On Monday, Chancellor Gerhard Schröder is meeting US President George Bush in the White House for talks on the situation in Iraq and Afghanistan, the developments in the Middle East and the EU.
An upbeat Schröder talking to journalists enroute to the US
Relations between Washington and Berlin became furiously strained around the time of the US-led invasion of Iraq and it wasn't until Bush visited Germany at the start of the year that things between the two countries began to normalize.
During that trip, Bush was full of praise for Europe's nuclear negotiations with Iran. And as the EU slipped into crisis following the failed referenda in France and the Netherlands, he expressed his hope for a strong Europe.
But beneath the surface of the official courtesy, relations between this US administration and Germany's ruling coalition remain tense. Just one week ago, German Defense Minister Peter Struck cancelled a trip to the US because his counterpart in the Pentagon, Donald Rumsfeld, wouldn't give him enough time.
US Defense Secretary Donald Rumsfeld
For his part, Rumsfeld knows that Germany won't give him the military backup his forces in Iraq need. Michael O'Hanlon of the political science research organization, Brookings Institution said that's part of the problem.
"Our military in Iraq is on the brink of collapse," he said. "France and Germany have the capacity to help us if they want to, but we know they won't do that. And President Bush won't even bother addressing the issue although we could really do with the help."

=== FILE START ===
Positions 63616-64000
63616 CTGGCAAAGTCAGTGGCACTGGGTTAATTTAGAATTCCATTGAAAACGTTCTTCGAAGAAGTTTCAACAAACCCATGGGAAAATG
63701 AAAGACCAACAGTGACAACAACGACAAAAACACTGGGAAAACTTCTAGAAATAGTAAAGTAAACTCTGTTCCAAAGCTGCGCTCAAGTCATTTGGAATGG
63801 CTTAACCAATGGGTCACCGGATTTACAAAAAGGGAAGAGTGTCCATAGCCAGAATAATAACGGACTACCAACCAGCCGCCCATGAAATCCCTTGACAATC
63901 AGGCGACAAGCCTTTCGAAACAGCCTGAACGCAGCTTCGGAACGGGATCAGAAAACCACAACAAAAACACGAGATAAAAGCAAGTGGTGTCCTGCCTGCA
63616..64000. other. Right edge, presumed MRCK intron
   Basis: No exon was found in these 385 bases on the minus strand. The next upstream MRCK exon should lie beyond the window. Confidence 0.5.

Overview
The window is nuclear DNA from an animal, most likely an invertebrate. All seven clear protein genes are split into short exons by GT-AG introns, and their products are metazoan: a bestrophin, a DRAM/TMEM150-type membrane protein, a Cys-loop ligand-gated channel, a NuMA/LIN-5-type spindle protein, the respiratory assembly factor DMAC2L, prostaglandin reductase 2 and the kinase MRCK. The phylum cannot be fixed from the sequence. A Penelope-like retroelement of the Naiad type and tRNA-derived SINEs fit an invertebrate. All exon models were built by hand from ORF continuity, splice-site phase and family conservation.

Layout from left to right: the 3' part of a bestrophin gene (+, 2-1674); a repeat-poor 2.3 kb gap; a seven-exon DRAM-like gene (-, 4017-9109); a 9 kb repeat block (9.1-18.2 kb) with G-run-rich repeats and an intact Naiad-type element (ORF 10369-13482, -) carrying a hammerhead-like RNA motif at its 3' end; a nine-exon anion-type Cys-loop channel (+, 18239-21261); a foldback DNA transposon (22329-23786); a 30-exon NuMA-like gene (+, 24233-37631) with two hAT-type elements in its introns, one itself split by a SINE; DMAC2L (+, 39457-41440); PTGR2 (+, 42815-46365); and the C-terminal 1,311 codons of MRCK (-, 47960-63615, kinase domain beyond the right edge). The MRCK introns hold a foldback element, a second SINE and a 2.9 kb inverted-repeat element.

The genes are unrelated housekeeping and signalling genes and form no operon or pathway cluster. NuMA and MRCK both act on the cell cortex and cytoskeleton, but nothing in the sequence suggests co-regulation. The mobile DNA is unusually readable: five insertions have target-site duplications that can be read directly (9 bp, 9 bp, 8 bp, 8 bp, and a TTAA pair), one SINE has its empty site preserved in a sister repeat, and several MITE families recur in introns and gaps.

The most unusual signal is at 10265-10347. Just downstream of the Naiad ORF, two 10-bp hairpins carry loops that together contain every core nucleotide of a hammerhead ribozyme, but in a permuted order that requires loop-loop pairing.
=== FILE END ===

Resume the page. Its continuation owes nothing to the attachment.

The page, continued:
Bad taste lingers
Washington knows very well that Germany is on the brink of a change of government, and members of the White House still clearly remember that Schröder went into the last federal elections down on US policy on Iraq.
"It would have been okay if Schröder had simply said, 'The war in Iraq is a bad idea, that's my position and I'm sticking to it,'" O'Hanlon said. "But to make the whole thing a US adventure and to imply that President Bush is more of a threat to the world than everyone else was wrong and unproductive, and cannot be justified by the current difficulties in Iraq."
Fischer with Rice in Washington on June 8
The residue is sticky, and has doubtless contributed to Washington's cool reception to the German bid for a permanent seat in the UN Security Council. Foreign Minister Joschka Fischer felt the gentle slap of rejection during his recent trip to Washington, when US Secretary of State Condoleezza Rice politely told him where Berlin could stick its bid.
If there is one thing, however, that has emerged unscathed from the rocky spell between Berlin and Washington, it is economic relations. The US remains Germany's second largest export market and the third largest importer of German goods.